The Effect Of Simple Melodic Lines On Aesthetic Experience: Brain Response To Structural Manipulations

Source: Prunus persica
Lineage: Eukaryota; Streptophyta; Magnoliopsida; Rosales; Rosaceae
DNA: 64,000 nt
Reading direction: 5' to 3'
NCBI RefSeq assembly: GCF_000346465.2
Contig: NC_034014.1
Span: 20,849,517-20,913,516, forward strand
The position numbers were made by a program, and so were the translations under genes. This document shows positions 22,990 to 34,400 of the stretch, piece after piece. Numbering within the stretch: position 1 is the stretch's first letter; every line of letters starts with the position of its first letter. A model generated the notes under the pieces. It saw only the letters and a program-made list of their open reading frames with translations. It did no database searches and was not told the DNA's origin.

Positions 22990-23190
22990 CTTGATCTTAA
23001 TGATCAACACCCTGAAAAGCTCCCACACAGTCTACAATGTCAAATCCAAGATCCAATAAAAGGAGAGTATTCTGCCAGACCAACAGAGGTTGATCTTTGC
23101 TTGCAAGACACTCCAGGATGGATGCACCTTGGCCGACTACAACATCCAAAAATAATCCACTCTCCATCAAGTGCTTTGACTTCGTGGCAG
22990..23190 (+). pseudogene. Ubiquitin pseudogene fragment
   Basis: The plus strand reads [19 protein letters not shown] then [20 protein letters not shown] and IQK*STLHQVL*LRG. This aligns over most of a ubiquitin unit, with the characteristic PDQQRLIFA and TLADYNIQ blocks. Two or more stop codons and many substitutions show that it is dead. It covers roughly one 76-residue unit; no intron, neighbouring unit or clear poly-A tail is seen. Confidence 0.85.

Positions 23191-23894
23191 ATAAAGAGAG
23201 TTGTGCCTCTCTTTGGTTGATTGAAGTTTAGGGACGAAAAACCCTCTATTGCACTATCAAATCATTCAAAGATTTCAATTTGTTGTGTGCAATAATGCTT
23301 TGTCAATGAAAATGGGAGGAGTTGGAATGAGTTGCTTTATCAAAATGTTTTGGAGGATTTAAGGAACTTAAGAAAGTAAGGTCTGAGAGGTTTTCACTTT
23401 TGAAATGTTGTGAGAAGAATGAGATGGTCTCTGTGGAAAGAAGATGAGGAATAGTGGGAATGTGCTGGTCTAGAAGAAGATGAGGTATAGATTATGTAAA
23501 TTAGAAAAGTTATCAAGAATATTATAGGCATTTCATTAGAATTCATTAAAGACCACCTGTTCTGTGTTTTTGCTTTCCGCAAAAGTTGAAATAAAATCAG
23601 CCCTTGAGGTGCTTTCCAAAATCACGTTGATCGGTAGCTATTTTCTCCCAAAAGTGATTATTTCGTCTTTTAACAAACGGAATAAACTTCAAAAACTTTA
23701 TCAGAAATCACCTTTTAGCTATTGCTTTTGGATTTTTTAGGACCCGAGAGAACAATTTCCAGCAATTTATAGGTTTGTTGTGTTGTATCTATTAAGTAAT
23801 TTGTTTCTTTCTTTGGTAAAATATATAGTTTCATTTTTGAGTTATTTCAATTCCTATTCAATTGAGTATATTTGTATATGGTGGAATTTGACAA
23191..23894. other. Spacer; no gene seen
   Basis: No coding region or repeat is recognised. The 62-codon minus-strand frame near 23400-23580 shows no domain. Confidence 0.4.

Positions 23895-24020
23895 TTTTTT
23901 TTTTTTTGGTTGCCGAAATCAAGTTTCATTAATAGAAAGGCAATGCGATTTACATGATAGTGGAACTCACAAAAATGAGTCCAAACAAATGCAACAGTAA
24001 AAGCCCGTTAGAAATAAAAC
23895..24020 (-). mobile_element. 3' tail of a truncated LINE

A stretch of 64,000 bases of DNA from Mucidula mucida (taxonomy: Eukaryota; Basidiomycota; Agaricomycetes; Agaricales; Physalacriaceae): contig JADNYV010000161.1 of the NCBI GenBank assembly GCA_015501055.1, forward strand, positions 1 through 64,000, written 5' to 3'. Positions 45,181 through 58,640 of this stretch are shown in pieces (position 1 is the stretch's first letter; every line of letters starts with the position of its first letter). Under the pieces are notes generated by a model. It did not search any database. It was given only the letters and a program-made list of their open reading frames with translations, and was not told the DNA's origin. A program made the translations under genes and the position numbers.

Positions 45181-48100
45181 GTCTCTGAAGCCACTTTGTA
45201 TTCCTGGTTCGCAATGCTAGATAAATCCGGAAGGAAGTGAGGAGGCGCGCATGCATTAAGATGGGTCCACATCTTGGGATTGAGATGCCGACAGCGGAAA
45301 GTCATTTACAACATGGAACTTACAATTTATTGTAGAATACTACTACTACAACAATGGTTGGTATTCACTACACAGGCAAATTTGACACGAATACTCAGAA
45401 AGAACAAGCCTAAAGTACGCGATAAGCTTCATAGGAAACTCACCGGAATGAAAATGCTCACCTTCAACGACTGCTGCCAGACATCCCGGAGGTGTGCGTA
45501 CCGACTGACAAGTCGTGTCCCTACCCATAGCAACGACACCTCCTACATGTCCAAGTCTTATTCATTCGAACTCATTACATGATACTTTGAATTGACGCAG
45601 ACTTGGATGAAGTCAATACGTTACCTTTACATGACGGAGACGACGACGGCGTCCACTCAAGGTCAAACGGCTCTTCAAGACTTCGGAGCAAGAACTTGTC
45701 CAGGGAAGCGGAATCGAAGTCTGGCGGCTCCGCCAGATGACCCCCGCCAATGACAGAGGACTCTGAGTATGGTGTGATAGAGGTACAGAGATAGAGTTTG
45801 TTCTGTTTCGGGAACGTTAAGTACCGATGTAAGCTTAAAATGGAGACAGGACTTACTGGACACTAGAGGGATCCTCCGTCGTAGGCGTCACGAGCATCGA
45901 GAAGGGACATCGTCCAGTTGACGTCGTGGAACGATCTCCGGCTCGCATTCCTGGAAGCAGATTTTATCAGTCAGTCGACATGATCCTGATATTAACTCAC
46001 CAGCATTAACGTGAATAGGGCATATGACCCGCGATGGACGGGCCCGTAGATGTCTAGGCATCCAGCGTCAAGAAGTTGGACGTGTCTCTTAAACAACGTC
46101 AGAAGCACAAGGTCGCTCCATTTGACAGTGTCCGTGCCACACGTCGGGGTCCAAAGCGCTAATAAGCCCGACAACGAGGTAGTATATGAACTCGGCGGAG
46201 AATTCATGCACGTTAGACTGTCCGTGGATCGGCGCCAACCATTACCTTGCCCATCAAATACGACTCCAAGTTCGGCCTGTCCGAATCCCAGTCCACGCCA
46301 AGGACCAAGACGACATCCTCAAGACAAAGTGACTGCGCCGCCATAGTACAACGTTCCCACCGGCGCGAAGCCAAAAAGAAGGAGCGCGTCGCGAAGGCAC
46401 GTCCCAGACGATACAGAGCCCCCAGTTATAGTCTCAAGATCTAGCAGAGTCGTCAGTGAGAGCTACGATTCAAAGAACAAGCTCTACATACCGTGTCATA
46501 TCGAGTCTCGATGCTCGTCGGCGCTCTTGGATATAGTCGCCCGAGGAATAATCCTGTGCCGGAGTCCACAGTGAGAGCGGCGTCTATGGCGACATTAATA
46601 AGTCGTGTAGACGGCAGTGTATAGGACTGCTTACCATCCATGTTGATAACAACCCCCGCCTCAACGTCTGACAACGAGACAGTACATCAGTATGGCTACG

This fMRI study investigates the effect of melody on aesthetic experience in listeners naïve to formal musical knowledge. Using simple melodic lines, whose syntactic structure was manipulated, we created systematic acoustic dissonance. Two stimulus categories were created: canonical (syntactically “correct,” in the Western culture) and modified (made of an altered version of the canonical melodies). The stimuli were presented under two tasks: listening and aesthetic judgment. Data were analyzed as a function of stimulus structure (canonical and modified) and stimulus aesthetics, as appraised by each participant during scanning. The critical contrast modified versus canonical stimuli produced enhanced activation of deep temporal regions, including the parahippocampus, suggesting that melody manipulation induced feelings of unpleasantness in the listeners. This was supported by our behavioral data indicating decreased aesthetic preference for the modified melodies. Medial temporal activation could also have been evoked by stimulus structural novelty determining increased memory load for the modified stimuli. The analysis of melodies judged as beautiful revealed that aesthetic judgment of simple melodies relied on a fine-structural analysis of the stimuli subserved by a left frontal activation and, possibly, on meaning attribution at the charge of right superior temporal sulcus for increasingly pleasurable stimuli.